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1957 Bel Air sport sedan
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Discussion Starter · #1 ·
I started this thread as a way to share the stuff we are currently working on, doesn’t matter if it’s TriFive or not. In my case, I’m tinkering with parts until I can get a good weekend to work on Bertha. In the meanwhile, I have this to rebuild.

Wood Gun accessory Auto part Metal Titanium
 

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I am trying to find or put together lists of parts that I need for each area (doors, hood, trunk, etc.) of my 57 4dr. rebuild. I also am working on upgrades for brakes, suspension, steering as well. If anyone has any list that would help me I would appreciate it.
Thanks,
Rich
 

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1957 Bel Air sport sedan
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12,156 Posts
Discussion Starter · #10 ·
That Henway sure will look nice, once it is cleaned up and restored...Be worth some bucks too.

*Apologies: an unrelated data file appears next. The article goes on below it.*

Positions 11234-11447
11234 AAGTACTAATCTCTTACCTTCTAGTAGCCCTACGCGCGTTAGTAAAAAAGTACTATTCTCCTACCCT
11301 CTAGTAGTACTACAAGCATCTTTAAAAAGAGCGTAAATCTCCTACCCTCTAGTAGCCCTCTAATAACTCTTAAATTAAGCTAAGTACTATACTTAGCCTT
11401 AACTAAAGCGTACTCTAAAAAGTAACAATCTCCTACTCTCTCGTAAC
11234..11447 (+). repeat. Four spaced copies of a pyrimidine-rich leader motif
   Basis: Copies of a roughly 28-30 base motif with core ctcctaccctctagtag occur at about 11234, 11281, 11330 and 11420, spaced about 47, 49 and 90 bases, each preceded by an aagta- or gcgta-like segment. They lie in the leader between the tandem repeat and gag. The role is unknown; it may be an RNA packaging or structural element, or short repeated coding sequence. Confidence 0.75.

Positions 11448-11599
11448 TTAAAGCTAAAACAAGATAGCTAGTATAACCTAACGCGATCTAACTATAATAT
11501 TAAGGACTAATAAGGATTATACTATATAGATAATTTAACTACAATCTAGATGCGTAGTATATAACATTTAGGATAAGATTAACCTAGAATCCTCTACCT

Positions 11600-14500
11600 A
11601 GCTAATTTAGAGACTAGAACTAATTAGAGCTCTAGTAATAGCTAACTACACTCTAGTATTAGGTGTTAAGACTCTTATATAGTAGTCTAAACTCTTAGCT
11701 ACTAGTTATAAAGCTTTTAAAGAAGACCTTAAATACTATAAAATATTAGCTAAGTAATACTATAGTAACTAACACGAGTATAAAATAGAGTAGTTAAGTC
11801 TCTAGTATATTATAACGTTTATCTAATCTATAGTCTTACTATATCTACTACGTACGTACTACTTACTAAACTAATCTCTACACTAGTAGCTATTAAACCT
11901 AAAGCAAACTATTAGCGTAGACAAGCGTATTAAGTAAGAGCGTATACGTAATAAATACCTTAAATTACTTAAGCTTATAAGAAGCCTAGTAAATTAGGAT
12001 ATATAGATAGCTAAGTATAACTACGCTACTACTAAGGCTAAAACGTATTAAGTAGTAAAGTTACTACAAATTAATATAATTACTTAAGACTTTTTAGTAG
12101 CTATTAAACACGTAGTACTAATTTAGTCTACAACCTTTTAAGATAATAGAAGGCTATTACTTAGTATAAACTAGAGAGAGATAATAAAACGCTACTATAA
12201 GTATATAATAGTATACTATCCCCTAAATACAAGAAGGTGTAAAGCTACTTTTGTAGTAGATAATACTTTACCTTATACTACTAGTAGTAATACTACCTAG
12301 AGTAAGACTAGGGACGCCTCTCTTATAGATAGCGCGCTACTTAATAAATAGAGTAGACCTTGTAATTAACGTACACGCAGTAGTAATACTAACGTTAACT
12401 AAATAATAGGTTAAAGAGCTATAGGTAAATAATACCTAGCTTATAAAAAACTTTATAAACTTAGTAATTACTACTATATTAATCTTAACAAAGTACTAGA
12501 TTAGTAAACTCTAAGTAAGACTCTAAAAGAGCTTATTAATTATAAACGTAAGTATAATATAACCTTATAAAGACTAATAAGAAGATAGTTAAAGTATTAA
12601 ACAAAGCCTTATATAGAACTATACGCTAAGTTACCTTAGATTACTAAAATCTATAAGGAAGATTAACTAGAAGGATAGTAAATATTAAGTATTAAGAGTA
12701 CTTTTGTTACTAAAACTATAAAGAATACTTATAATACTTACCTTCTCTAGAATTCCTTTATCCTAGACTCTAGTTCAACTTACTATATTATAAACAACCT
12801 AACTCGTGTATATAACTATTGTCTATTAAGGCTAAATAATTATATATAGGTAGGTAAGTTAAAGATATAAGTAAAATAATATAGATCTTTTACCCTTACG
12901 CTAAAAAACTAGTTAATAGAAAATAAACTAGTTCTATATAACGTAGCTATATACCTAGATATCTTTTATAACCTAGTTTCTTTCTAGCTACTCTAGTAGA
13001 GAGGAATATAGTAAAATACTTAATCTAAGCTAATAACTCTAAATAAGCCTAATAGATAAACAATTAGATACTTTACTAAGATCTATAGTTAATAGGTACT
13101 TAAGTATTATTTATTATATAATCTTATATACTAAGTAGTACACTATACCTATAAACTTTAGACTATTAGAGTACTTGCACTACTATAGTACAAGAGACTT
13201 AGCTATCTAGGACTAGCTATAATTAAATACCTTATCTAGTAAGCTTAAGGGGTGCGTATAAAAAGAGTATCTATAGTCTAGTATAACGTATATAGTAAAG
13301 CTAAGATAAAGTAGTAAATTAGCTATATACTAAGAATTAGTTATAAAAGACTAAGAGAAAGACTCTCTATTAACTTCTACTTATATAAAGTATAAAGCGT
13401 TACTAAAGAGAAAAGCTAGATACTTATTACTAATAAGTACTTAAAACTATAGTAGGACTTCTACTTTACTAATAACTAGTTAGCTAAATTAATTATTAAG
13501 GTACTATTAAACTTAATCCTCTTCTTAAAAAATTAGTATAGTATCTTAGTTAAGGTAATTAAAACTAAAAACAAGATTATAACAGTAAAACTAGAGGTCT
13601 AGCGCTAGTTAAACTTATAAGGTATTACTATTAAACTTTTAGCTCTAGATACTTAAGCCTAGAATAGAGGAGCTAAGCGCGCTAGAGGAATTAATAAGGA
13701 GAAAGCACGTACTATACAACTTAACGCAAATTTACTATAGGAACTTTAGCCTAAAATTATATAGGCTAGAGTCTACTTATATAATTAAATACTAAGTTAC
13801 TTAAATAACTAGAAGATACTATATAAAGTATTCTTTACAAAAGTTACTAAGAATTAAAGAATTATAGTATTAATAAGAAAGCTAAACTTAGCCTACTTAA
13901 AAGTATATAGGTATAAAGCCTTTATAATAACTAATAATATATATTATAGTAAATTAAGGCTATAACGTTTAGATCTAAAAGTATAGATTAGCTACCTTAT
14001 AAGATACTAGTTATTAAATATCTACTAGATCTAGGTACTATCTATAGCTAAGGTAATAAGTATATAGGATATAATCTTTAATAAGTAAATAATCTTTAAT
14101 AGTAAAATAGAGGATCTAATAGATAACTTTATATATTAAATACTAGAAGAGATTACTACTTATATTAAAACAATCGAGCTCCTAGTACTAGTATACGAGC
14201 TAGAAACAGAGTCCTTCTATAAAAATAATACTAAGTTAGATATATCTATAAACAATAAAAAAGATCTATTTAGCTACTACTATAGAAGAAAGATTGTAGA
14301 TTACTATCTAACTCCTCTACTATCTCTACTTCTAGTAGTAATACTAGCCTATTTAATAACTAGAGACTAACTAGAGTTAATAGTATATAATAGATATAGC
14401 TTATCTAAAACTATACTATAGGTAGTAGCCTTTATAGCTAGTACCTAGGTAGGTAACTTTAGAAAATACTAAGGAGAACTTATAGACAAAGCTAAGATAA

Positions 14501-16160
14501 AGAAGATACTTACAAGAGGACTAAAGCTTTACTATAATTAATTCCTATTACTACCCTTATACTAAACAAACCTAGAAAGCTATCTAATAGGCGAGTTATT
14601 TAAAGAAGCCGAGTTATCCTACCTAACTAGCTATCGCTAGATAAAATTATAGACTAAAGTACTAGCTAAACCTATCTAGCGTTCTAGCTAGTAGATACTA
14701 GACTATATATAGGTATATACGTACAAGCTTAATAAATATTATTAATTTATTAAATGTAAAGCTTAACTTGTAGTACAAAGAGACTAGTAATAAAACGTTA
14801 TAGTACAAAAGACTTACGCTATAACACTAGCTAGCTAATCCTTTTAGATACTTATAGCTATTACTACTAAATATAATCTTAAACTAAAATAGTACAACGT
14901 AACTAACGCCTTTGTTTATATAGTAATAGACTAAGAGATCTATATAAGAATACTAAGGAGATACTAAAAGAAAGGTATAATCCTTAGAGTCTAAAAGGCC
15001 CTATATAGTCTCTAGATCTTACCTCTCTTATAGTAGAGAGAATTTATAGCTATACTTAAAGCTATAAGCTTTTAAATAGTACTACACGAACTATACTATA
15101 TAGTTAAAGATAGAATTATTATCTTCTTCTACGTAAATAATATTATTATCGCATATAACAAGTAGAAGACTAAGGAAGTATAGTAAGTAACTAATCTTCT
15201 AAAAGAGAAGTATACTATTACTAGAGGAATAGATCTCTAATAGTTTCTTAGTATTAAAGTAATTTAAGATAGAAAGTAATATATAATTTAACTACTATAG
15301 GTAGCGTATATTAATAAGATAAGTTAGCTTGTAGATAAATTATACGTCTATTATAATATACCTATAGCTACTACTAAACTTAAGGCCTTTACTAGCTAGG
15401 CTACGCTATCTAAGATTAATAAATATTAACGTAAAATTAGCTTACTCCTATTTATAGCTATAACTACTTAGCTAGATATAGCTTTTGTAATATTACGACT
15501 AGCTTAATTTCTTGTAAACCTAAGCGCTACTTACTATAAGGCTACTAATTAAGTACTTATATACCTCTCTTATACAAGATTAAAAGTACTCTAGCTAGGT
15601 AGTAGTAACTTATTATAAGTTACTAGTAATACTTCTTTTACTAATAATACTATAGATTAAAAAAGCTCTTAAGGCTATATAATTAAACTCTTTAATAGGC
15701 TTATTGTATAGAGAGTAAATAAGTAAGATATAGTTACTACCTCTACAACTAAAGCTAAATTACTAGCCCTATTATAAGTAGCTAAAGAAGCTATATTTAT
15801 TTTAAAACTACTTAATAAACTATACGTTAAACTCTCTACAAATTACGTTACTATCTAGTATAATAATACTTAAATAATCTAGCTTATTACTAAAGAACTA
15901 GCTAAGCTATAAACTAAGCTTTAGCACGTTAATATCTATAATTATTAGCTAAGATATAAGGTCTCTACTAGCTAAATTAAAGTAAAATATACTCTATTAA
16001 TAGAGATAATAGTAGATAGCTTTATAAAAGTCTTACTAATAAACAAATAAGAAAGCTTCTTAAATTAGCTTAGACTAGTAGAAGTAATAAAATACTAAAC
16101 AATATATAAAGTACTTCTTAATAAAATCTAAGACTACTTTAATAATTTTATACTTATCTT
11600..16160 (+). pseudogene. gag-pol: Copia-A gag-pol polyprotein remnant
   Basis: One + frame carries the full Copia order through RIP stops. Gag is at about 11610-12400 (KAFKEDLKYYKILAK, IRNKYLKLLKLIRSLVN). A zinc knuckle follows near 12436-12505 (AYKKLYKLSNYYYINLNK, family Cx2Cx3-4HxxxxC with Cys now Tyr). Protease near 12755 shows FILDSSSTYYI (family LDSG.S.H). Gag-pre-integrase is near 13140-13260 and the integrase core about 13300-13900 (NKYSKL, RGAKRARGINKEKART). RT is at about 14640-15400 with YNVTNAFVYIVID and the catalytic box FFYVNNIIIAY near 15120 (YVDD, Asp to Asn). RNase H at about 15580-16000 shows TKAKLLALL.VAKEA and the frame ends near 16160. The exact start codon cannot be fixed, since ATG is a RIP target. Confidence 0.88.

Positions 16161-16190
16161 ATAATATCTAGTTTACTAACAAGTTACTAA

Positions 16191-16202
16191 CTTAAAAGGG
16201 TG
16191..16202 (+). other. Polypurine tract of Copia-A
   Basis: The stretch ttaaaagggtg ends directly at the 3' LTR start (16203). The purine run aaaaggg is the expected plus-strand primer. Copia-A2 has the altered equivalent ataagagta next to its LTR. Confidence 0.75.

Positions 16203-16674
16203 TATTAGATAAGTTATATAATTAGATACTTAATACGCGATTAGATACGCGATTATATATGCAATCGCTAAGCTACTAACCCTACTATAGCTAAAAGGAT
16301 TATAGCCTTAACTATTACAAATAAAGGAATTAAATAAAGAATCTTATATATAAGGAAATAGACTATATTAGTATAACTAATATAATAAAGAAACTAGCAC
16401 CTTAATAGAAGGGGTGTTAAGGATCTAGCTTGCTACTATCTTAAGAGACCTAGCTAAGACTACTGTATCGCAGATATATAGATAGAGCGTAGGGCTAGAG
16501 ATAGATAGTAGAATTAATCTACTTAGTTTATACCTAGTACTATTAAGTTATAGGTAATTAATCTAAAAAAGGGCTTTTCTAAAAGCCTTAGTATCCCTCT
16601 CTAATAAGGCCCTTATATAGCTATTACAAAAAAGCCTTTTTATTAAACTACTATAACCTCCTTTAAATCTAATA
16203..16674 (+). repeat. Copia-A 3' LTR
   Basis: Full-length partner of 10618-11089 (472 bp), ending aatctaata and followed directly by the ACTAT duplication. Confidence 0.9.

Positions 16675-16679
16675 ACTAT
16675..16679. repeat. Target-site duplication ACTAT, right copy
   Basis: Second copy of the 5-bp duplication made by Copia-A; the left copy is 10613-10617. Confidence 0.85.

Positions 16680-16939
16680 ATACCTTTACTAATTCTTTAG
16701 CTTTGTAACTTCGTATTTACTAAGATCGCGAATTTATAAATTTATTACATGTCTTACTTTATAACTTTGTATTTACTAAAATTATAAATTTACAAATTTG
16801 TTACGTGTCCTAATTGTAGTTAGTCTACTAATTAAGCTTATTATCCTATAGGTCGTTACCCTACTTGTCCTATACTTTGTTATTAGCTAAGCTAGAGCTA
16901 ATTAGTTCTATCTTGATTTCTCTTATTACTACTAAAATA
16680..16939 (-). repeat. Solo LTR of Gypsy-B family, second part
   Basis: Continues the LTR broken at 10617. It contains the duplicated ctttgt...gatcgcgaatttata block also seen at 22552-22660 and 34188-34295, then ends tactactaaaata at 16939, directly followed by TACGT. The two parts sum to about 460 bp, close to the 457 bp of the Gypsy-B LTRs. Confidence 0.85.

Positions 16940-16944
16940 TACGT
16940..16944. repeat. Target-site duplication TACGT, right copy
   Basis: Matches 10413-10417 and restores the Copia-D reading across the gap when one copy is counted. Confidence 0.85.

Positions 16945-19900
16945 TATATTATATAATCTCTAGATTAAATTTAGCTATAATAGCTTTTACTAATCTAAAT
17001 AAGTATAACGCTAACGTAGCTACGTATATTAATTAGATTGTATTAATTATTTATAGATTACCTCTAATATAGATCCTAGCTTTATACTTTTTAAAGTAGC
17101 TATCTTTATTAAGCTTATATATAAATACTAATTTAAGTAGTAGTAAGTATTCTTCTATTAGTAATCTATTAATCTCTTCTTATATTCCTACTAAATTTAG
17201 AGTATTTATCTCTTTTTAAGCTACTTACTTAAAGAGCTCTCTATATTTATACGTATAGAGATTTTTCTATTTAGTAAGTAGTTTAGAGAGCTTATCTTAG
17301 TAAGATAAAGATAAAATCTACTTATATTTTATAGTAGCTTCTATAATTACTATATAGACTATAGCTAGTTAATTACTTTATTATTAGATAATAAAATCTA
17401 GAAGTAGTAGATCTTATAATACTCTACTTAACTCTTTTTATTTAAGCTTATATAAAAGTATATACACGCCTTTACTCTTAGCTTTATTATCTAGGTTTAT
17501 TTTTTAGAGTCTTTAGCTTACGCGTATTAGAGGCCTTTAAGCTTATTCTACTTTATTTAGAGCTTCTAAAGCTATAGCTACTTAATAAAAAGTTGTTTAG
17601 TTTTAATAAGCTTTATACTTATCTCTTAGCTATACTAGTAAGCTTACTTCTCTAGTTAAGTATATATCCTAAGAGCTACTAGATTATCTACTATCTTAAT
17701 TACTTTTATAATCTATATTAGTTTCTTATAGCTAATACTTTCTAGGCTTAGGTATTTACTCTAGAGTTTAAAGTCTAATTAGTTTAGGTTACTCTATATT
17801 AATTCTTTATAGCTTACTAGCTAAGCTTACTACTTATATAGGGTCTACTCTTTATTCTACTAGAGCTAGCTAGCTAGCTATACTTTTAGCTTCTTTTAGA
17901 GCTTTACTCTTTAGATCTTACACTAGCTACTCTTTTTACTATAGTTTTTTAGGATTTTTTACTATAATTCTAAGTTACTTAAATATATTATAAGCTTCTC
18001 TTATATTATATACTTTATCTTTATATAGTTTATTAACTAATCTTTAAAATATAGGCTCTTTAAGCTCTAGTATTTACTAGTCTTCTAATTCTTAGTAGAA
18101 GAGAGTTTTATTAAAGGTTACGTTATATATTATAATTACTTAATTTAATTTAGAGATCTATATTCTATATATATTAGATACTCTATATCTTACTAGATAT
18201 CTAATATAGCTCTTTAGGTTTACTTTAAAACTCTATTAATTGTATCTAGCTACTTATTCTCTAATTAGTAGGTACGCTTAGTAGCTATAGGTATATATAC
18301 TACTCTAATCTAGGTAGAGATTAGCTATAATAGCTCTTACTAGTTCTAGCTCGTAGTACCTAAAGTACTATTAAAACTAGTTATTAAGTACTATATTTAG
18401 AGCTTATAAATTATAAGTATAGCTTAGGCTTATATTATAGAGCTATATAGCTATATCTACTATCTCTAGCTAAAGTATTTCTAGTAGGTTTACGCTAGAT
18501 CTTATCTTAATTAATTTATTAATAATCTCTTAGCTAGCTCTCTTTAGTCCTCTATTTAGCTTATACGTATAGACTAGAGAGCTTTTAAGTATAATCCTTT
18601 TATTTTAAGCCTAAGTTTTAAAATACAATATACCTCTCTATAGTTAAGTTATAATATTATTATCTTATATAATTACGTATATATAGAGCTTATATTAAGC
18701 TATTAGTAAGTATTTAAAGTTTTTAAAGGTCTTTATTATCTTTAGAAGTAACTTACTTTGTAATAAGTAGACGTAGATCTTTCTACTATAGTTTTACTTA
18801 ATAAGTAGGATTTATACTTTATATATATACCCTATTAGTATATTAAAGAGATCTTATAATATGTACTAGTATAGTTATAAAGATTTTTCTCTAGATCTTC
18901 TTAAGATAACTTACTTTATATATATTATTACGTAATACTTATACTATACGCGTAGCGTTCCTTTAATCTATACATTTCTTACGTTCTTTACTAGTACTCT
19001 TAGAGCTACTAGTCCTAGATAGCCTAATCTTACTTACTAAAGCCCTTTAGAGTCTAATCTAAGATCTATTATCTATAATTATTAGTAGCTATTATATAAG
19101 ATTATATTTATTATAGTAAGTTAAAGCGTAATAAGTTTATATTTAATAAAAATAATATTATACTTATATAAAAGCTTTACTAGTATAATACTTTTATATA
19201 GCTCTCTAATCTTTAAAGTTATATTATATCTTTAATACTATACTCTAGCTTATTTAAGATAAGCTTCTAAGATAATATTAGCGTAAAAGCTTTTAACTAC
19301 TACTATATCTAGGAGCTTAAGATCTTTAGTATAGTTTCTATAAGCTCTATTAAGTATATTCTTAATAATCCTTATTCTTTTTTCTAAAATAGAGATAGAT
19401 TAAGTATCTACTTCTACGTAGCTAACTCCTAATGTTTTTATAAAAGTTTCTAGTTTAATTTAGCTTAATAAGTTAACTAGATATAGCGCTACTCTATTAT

Lol…. I get it now…. “What’s a Henway?”

Oh, a couple of pounds.

Its actually close to a Henway, it’s a Henry.

Model A water pump.
 

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Trifive Certified Restoration Shop
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Currently, another 67 GTO HO, 69 Firebird, 74 Bronco, 2001 Jeep wrangler LS swap, 70 Challenger, and still trying to finish the 69 AMC SC/Rambler which I finally have all the parts for but not the space and time to work on it. Plus weening the new Husky pups since momma was being mean.
 

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Just finished an under dash AC install on the 57 Handyman,
Fabbing a 9 degree apron stop for the box / pan brake to make 10 incremental bends in tin / aluminum = a 90* radius bend on a box brake.
Board & T-square are out, blueprint & materials list started for an 8' diameter 12" wide water wheel & stand will use rectangular tube for the pinwheel spokes & stand.
Maybe I can make it rotate when the wind blows, ya know --- sails on hinges or ??? :)
 

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Nomads 55-57,69Z28-RS,72ElCamino, Corvette(5)
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I'm replacing the fuel pump, fuel system components, and all rubber hoses (radiator, heater, etc) in my '69 Corvette...
 

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1955 210 two door post, six cylinder, three on a tree, Navajo Tan and India Ivory